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Is Manufacturing the New Black?

The entrepreneurs of New Orleans-based Jolie & Elizabeth use a local factory to produce their fashion line.
Content Creator/Speaker/Consultant, Alpha Dogs Media Group
January 25, 2012

For years, news about the manufacturing sector in the U.S. has been bleak, punctuated by tales of factory closings and outsourced production. But in the beginning of January, the Labor Department offered a little glimmer of hope. It seems that manufacturing companies have been adding jobs for the past two years. No, we’ll never beat China when it comes to stocking the shelves with mass produced commodities at Walmart, but we do a pretty good job of turning out high-quality goods for niche markets. And guess what?  The “Made in America” label is increasingly enticing to consumers, and can be a competitive edge for entrepreneurial companies.

Take, for instance, New Orleans-based Jolie & Elizabeth, started by Jolie Bensen, 28, and Sarah Elizabeth Dewey, 24, two southern girls who met at BCBG in Manhattan. When the two decided to start their own company, they hit the road for Bensen’s home turf of New Orleans—far from the hyper-competitive fashion scene in New York and Los Angeles. With Bensen as the chief designer and Dewey handling sales and marketing, the two launched their line in the Spring of 2010 with help from a manufacturing partner in New Orleans East. “The factory was really hurt by Katrina and was about to shut down,” recalls Bensen. “We begged them to let us help them.” The owners agreed and the young partners got cracking on their first line.

Today, says Bensen, Jolie & Elizabeth, which makes feminine, functional dresses with a Southern-girl flair, is “one of the only completely vertically integrated clothing companies in the South.”  The company has six-figure revenues, a growing network of retailers and, say the partners, a strong commitment to remaining in New Orleans—where their dresses now account for 45 percent of production at their manufacturing facility.  “At BCBG, we saw that if you wanted to change something minor, you just couldn’t get it done,” says Bensen, referring to the downside of manufacturing overseas.  “And if they make a mistake, then you get 700 of the wrong dress.” Bensen and Dewey, on the other hand, are at their factory almost every day to keep a close eye on production. If a button needs to be moved, or the length of a sleeve changed, then adjustments can be made without the communications snafus that frequently come with distant partners.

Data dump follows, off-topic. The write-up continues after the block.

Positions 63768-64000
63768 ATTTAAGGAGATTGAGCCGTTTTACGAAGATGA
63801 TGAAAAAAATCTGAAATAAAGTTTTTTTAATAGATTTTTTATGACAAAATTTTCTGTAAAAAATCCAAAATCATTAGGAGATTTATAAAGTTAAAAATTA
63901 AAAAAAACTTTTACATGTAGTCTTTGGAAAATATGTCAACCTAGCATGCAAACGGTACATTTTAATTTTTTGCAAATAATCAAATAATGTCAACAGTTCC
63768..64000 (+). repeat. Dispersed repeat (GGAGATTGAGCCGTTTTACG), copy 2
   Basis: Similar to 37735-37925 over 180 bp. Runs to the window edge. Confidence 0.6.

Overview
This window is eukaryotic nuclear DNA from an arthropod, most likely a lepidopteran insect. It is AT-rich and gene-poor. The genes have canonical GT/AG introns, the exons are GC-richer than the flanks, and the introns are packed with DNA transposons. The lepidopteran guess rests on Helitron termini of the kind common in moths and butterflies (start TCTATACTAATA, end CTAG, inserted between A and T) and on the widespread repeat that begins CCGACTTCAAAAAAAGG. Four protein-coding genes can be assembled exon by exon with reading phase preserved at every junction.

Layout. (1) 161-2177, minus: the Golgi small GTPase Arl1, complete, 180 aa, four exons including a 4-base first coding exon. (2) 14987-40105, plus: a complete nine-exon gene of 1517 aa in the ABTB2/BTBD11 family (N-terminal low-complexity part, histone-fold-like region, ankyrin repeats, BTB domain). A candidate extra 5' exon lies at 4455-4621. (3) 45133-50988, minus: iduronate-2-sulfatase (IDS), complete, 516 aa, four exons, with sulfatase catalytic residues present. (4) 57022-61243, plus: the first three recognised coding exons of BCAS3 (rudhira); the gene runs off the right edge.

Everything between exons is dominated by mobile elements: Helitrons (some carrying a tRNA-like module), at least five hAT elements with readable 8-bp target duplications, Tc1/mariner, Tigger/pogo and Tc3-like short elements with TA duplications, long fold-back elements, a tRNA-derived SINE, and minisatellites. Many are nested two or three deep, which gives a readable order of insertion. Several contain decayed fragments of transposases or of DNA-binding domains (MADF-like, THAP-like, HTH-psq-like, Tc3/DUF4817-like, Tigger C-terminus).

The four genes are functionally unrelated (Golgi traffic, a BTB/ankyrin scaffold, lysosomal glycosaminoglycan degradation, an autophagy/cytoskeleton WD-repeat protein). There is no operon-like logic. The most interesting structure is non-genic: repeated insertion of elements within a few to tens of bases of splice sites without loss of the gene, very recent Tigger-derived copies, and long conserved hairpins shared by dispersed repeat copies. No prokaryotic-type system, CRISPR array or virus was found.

From a brand and marketing standpoint, the company’s New Orleans roots give it a strong point of differentiation. “We have a 'Made in Louisiana' label in every dress, and that’s one of our best sales strategies,” says Dewey.  “We sell to some boutiques that only carry products made in the U.S., and I think we’ll see more and more retailers favoring goods made here.” Jolie & Elizabeth dresses are now carried by 30-plus retailers and revenue for their fall and winter collection doubled over last spring.  Bensen and Dewey also speak frequently to girls at southern high schools and universities, hoping to spread the word that the south is a great breeding ground for young designers, and that manufacturing at home helps build local economies.

Photo credit: Courtesy company